CALIFORNIA RESOURCES AGENCY
For Immediate Release: Tuesday, February 22, 2005
Contact: Sandy Cooney, 916-653-9402
Resources Agency Official Unveils Energy Plan,
Addresses Summer Electricity Demand
Sacramento - Appearing before the Senate Energy, Utilities and Communications Committee today, Resources Agency Deputy Secretary for Energy Joe Desmond outlined the state's10-point energy plan and addressed the summer's electricity demand.
"We must ensure that California has adequate supplies of electricity," Desmond said. "Through increased voluntary conservation efforts, the implementation of new energy demand reduction programs, acceleration of power plant construction already underway and other programs we can meet electricity demand this summer."
The plan is designed to ensure an adequate, stable supply of electricity at reasonable prices. It encourages the use of emerging technologies to preserve and protect California's environment and to promote economic growth.
The 10-point plan emphasizes:
- Adequate Resources - Minimum 15 percent reserve margins for all suppliers by 2006;
- Competitive Wholesale Procurement - Transparent process ensures the best value to ratepayers, ensures cost recovery for utilities, and encourages long-term contracts;
- Transmission - Encourage investment to reduce congestion, increase grid reliability and establish new transmission corridors ;
- Rate Relief - Reduce rates for all customers from Federal Energy Regulatory Commission refunds and the Department of Water Resources contract renegotiations, implement equitable rate designs;
- Natural Gas - Increase in-state gas storage, production and natural gas import capability to ensure adequate supply and stable prices;
- Renewable Energy - Accelerate renewable mix of 20 percent by 2010, implement the Million Solar Roofs Initiative; develop policies consistent with the Western Governor's Association Clean and Diversified Energy Resolution of 30 ,000 megawatts (one megawatt can provide power to 1,000 homes) by 2015;
- Energy Efficiency - Promote energy efficiency through various programs including the state's Green Buildings Initiative;
- Dynamic Pricing and Advanced Metering - Encourage technology, rate designs and consumer behavior to reduce power usage during peak hours. Deploy advanced interval meters to all customers;
- Core and Non-core - Allow large customers to choose their electricity supplier;
- Research and Development - Invest in emerging technologies that improve the efficiency, effectiveness and environmental impact of energy supplies and infrastructure.
To address the summer's potential shortfall, the Schwarzenegger Administration is working closely with the California Public Utilities Commission (PUC), the California Energy Commission (CEC) and the California Independent System Operator (CAISO) to bring additional resources on-line.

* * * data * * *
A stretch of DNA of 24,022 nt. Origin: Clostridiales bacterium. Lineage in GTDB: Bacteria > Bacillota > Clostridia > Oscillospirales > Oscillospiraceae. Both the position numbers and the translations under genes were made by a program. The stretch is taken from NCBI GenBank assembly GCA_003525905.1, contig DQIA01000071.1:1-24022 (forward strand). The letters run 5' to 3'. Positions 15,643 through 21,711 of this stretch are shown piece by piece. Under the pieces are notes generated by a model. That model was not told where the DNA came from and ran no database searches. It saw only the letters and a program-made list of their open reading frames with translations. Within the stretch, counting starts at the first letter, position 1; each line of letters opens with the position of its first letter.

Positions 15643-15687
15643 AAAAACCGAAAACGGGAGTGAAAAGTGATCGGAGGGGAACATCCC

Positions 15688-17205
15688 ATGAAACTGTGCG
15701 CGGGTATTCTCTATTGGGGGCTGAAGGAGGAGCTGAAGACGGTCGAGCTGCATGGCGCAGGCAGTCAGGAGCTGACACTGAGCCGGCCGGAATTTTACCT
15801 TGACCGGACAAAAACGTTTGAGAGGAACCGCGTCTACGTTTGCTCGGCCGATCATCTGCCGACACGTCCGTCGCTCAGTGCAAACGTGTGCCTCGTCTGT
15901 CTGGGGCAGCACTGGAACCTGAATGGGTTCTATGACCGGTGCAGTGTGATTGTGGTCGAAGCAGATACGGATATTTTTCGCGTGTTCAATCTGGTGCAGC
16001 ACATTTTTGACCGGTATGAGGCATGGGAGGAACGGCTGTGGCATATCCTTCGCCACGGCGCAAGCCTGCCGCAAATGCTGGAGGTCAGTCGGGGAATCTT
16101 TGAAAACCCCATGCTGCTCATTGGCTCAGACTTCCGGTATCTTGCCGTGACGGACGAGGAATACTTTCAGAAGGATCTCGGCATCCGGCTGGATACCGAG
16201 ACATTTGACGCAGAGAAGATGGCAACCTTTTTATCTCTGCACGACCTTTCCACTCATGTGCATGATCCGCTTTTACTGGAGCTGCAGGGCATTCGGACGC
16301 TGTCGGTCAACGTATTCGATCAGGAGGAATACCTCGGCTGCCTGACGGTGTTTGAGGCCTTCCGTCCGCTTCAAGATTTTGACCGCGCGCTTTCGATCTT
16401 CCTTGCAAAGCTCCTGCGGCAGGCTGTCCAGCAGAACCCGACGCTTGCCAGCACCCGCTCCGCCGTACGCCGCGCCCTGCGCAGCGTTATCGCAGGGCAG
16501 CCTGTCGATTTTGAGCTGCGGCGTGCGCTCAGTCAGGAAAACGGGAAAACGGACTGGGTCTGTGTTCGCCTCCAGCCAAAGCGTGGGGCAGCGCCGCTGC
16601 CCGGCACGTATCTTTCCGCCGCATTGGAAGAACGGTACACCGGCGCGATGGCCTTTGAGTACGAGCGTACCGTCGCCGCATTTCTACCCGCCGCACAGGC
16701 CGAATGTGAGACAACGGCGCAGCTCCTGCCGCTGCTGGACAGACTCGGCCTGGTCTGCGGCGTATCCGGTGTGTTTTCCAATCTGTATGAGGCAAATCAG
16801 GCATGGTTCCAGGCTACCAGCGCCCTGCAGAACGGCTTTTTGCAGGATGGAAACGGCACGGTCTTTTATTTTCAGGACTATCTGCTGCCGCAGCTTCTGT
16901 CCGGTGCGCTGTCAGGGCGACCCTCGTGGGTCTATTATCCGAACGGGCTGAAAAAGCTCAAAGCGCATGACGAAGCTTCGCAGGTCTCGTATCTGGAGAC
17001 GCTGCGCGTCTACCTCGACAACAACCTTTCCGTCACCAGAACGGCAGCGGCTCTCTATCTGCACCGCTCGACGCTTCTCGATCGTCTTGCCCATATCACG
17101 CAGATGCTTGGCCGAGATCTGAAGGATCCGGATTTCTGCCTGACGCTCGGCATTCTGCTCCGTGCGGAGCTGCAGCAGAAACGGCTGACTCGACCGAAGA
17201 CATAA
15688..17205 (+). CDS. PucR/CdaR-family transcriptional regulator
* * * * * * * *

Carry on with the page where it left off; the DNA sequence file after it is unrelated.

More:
The Administration has forged agreements with Metropolitan Water District (MWD) to reduce water pumping during peak periods. According to the MWD, this can save 110 MW or enough energy to power 110,000 homes. Additionally, key transmission bottlenecks have been resolved to bring an additional 750 MW of power to the state. The Administration has identified up to 300 MW of surplus power from the Los Angeles Department of Water and Power.
Through agreements with Southern California Edison and the PUC needed power generation resources have been established so that mothballed plants will be upgraded and become operational by this summer. State agencies, private businesses and the PUC will work together to maximize demand response programs such as Flex Your Power. Demand response programs provide financial incentives to companies or individuals who can curtail their power use during peak periods.
"The Governor began addressing the state's electricity supply challenge last year by issuing executive orders that emphasized the need to increase energy efficiency and reduce electricity demand," Desmond said. "This 10-point plan shows the governor's leadership, forward thinking and vision on energy policy."
According to an analysis prepared by the California Energy Commission in conjunction with the California Public Utilities Commission and California's Independent System Operator, electricity supplies are expected to be stable under normal summer temperatures. However, the analysis also indicates that if the state experiences an unusually hot summer, or other adverse conditions, Southern California will need additional resources to maintain its operating reserves.
By comparison, Northern California will have abundant electricity supplies, even with hotter than normal temperatures. Unfortunately, Southern California cannot benefit from this surplus due to constraints in the transmission line system.
"We recognize that in addition to reducing electricity use, the state must look for ways to increase supplies," Desmond said. He added, "This can be accomplished by postponing the retirement of key power plants, upgrading transmission lines and working with the various entities to bring on new generation."